The Officer In-Charge of the National Nursery Teachers Training Centre, Mr Frank Williams Korang has attributed the poor performance of Ghanaian students to delays in enrollment in preschool education.
He said children who attend early learning programmes are less likely to repeat a grade or be placed in special education classes, and wondered why early childhood education is still optional in Ghana.
Mr Korang was speaking at the graduation ceremony of Ave Maria Nursery School in Accra, which saw the 59 graduands presented with certificates, during which programme the children put up various musical dances, drama sketches, an impressive parade and inspection of a junior cadet with parents and patrons cheering, while deserving ones received prizes.
He said “the first three to five years play a key role in a child’s life as they begin to absorb the world around them and develop,” adding that “these experiences that children have early in their lives affect their development physically, cognitively, emotionally and socially.”
Ghana News Headlines
For latest news in Ghana, visit Graphic Online news headlines page Ghana news page
Mr. Frank Williams Korang, In-Charge of the National Nursery Teachers Training Centre
Arguing that education is not an option but an imperative, he said the best investment to ensure the future success of a child is to invest in the early years of their lives through education.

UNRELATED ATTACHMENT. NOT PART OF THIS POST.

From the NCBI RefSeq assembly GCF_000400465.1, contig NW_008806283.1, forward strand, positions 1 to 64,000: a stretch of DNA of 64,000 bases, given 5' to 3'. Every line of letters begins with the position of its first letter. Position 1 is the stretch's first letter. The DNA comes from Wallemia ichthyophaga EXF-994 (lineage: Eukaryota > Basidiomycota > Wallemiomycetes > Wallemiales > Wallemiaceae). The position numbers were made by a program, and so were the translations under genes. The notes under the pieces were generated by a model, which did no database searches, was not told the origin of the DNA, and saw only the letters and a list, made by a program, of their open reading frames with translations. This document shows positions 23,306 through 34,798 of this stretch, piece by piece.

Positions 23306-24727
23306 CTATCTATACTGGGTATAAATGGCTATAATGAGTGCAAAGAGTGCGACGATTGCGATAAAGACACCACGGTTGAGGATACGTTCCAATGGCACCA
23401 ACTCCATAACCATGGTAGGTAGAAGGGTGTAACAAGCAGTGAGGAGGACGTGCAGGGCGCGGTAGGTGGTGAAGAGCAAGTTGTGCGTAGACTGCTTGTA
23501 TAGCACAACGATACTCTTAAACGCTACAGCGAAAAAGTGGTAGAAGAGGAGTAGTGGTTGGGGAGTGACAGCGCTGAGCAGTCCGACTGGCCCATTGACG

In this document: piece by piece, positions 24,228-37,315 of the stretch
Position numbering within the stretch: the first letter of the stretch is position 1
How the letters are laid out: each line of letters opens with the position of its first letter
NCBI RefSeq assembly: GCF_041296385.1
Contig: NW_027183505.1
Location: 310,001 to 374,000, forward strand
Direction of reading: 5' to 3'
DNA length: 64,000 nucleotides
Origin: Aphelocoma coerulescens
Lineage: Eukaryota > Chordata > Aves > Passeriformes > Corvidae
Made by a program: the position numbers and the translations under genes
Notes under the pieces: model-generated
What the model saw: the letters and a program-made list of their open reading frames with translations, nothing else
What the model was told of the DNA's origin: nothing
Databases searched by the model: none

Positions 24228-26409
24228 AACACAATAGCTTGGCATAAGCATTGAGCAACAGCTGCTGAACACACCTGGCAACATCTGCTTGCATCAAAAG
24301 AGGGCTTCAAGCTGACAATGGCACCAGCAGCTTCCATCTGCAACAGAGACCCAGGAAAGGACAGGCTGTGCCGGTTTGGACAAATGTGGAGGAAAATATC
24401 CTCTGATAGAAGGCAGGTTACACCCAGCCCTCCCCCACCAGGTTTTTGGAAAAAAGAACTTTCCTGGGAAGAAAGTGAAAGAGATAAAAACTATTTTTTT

“Children develop the healthiest when they are provided environments in which they can explore the world around them, play with others, and learn to speak and listen to others,” Mr Korang noted.
According to him, “if children don’t learn in their early childhood they may have more trouble learning in the future.”
He further emphasised that it is important that major stakeholders in education, including parents and government be made to understand the essence of early childhood education.
“Education must be a top priority of the global political and development agendas,” Mr Korang said, adding that education empowers people and transforms lives. “None of us here could ever imagine what our lives and those of our children would be without education,” he said.
He explained that having access to education can be lifesaving “for children who have been marginalised by poverty, ethnicity, disability, location or gender”, and for pregnant women in particular, it is a life saver during birth as basic steps to safe delivery are easily understood and effected.
Mr Korang, therefore commended parents who are investing in the early education of their children.